Data Processing includes data preprocess and postprocess functions. - Data preprocess function is used to change the layout and shape of input data, according to requirement of the network input format. - Data postprocess function is used to extract the useful information from network’s original output and visualize it.

def preprocess(frame, height, width):
    Preprocess a single image

    frame: input frame
    height: height of model input data
    width: width of model input data
    resized_image = cv2.resize(frame, (width, height))
    resized_image = resized_image.transpose((2, 0, 1))
    input_image = np.expand_dims(resized_image, axis=0).astype(np.float32)
    return input_image

def batch_preprocess(img_crops, height, width):
    Preprocess batched images

    img_crops: batched input images
    height: height of model input data
    width: width of model input data
    img_batch = np.concatenate([preprocess(img, height, width) for img in img_crops], axis=0)
    return img_batch

def process_results(h, w, results, thresh=0.5):
    postprocess detection results

    h, w: original height and width of input image
    results: raw detection network output
    thresh: threshold for low confidence filtering
    # The 'results' variable is a [1, 1, N, 7] tensor.
    detections = results.reshape(-1, 7)
    boxes = []
    labels = []
    scores = []
    for i, detection in enumerate(detections):
        _, label, score, xmin, ymin, xmax, ymax = detection
        # Filter detected objects.
        if score > thresh:
            # Create a box with pixels coordinates from the box with normalized coordinates [0,1].
                    (xmin + xmax) / 2 * w,
                    (ymin + ymax) / 2 * h,
                    (xmax - xmin) * w,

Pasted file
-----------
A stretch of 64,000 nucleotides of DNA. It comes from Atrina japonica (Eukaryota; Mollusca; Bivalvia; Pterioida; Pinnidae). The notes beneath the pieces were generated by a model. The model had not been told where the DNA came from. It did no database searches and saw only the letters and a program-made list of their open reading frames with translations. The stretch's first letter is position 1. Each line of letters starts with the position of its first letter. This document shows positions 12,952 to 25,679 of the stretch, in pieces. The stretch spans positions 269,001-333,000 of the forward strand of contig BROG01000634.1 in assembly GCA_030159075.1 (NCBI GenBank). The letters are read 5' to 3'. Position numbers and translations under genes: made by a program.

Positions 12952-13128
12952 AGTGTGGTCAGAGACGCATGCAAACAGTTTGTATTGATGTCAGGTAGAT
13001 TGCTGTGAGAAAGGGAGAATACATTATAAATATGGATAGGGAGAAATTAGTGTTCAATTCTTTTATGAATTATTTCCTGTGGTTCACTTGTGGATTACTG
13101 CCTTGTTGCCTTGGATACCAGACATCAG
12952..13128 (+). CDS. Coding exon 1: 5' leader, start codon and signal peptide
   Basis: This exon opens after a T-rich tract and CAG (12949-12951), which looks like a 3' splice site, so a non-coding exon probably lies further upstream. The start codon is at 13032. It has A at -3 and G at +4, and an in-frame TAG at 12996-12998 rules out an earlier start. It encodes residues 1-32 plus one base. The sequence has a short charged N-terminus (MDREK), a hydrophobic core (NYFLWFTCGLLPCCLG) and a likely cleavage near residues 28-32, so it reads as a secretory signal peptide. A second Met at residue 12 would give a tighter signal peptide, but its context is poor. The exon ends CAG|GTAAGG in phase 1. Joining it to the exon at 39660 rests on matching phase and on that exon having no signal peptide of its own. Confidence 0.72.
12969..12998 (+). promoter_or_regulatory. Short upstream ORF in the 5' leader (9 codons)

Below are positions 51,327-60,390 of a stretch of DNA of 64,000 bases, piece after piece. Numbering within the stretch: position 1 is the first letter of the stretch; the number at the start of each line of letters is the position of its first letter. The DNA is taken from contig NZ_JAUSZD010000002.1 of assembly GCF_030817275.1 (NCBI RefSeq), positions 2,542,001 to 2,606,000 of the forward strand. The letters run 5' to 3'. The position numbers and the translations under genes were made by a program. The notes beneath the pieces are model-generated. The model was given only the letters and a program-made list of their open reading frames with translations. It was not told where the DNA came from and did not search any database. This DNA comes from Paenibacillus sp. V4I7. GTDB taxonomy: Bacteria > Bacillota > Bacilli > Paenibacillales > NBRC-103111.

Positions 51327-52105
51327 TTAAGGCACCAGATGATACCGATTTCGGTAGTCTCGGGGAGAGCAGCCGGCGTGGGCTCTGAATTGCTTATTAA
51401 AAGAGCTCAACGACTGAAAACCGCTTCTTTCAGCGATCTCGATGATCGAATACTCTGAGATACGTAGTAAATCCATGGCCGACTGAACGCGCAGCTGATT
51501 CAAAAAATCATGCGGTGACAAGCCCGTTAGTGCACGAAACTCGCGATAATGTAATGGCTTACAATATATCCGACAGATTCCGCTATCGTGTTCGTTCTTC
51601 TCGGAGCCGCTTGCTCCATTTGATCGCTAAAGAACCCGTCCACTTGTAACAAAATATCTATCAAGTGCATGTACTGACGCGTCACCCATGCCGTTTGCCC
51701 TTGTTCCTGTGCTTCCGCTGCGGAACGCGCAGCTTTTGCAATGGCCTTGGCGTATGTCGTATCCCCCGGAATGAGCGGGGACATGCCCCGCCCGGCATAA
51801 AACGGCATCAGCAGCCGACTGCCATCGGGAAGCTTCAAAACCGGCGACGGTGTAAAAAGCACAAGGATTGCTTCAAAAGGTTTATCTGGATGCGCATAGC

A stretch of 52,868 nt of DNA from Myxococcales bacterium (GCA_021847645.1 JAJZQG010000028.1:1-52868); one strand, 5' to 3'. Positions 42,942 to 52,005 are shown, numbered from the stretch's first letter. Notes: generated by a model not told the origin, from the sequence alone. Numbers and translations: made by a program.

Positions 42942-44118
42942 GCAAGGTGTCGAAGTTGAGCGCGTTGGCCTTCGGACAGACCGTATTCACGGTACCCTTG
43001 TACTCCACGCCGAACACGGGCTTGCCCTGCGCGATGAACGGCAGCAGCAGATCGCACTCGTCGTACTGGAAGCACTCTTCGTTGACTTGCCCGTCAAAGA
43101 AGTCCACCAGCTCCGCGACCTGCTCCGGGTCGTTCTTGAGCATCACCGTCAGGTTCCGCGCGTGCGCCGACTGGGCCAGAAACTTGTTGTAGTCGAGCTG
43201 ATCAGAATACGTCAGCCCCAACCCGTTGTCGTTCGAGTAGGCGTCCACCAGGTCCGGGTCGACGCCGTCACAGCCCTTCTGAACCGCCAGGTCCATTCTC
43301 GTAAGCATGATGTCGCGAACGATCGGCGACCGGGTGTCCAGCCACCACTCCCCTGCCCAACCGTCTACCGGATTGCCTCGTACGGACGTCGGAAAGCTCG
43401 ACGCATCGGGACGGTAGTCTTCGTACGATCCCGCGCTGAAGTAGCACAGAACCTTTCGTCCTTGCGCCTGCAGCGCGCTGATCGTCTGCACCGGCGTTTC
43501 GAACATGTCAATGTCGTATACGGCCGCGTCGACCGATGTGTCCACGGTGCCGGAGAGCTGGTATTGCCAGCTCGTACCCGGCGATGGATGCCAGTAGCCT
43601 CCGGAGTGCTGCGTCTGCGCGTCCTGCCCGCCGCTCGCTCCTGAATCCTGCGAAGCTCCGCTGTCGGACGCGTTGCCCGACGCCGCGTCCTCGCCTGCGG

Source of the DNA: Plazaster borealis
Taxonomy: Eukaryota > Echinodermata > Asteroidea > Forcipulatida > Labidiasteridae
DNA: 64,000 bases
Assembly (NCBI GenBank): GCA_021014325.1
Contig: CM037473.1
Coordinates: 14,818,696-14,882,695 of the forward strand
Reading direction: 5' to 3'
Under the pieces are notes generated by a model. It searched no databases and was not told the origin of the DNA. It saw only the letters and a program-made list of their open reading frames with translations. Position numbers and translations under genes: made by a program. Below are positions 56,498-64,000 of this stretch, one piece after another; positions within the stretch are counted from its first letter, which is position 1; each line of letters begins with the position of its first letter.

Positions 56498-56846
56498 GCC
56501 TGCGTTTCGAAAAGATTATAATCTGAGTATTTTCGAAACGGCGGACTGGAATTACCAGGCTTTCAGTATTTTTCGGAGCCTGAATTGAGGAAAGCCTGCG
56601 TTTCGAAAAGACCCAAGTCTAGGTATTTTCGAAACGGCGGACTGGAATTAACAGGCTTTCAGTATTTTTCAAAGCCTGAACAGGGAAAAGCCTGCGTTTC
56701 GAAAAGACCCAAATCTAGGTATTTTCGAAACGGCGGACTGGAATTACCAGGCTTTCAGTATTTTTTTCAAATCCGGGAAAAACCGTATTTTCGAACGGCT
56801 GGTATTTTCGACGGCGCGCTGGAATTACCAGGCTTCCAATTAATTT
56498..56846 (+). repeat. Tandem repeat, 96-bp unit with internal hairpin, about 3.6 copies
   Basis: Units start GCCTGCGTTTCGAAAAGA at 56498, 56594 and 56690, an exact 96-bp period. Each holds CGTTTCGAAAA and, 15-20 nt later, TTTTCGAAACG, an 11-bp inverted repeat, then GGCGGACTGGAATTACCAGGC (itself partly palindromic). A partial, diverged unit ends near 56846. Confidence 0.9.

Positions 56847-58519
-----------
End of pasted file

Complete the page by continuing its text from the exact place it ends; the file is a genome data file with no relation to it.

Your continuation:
(ymax - ymin) * h,

    if len(boxes) == 0:
        boxes = np.array([]).reshape(0, 4)
        scores = np.array([])
        labels = np.array([])
    return np.array(boxes), np.array(scores), np.array(labels)

def draw_boxes(img, bbox, identities=None):
    Draw bounding box in original image

    img: original image
    bbox: coordinate of bounding box
    identities: identities IDs
    for i, box in enumerate(bbox):
        x1, y1, x2, y2 = [int(i) for i in box]
        # box text and bar
        id = int(identities[i]) if identities is not None else 0
        color = compute_color_for_labels(id)
        label = "{}{:d}".format("", id)
        t_size = cv2.getTextSize(label, cv2.FONT_HERSHEY_PLAIN, 2, 2)[0]
        cv2.rectangle(img, (x1, y1), (x2, y2), color, 2)
        cv2.rectangle(img, (x1, y1), (x1 + t_size[0] + 3, y1 + t_size[1] + 4), color, -1)
            (x1, y1 + t_size[1] + 4),
            [255, 255, 255],
    return img

def cosin_metric(x1, x2):
    Calculate the consin distance of two vector

    x1, x2: input vectors
    return, x2) / (np.linalg.norm(x1) * np.linalg.norm(x2))

Test person reidentification model#

The reidentification network outputs a blob with the (1, 256) shape named reid_embedding, which can be compared with other descriptors using the cosine distance.

base_file_link = ""
image_indices = ["1_1.png", "1_2.png", "2_1.png"]
image_paths = [utils.download_file(base_file_link + image_index, directory="data") for image_index in image_indices]
image1, image2, image3 = [cv2.cvtColor(cv2.imread(str(image_path)), cv2.COLOR_BGR2RGB) for image_path in image_paths]

# Define titles with images.
data = {"Person 1": image1, "Person 2": image2, "Person 3": image3}

# Create a subplot to visualize images.
fig, axs = plt.subplots(1, len(data.items()), figsize=(5, 5))

# Fill the subplot.
for ax, (name, image) in zip(axs, data.items()):

# Display an image.
data/person_1_1.png:   0%|          | 0.00/68.3k [00:00<?, ?B/s]
data/person_1_2.png:   0%|          | 0.00/68.9k [00:00<?, ?B/s]
data/person_2_1.png:   0%|          | 0.00/70.3k [00:00<?, ?B/s]
# Metric parameters
MAX_COSINE_DISTANCE = 0.6  # threshold of matching object
input_data = [image2, image3]
img_batch = batch_preprocess(input_data, extractor.height, extractor.width)
features = extractor.predict(img_batch)
sim = cosin_metric(features[0], features[1])
if sim >= 1 - MAX_COSINE_DISTANCE:
    print(f"Same person (confidence: {sim})")
    print(f"Different person (confidence: {sim})")
Different person (confidence: 0.02726624347269535)

Main Processing Function#

Run person tracking on the specified source. Either a webcam feed or a video file.

# Main processing function to run person tracking.
def run_person_tracking(source=0, flip=False, use_popup=False, skip_first_frames=0):
    Main function to run the person tracking:
    1. Create a video player to play with target fps (utils.VideoPlayer).
    2. Prepare a set of frames for person tracking.
    3. Run AI inference for person tracking.
    4. Visualize the results.

        source: The webcam number to feed the video stream with primary webcam set to "0", or the video path.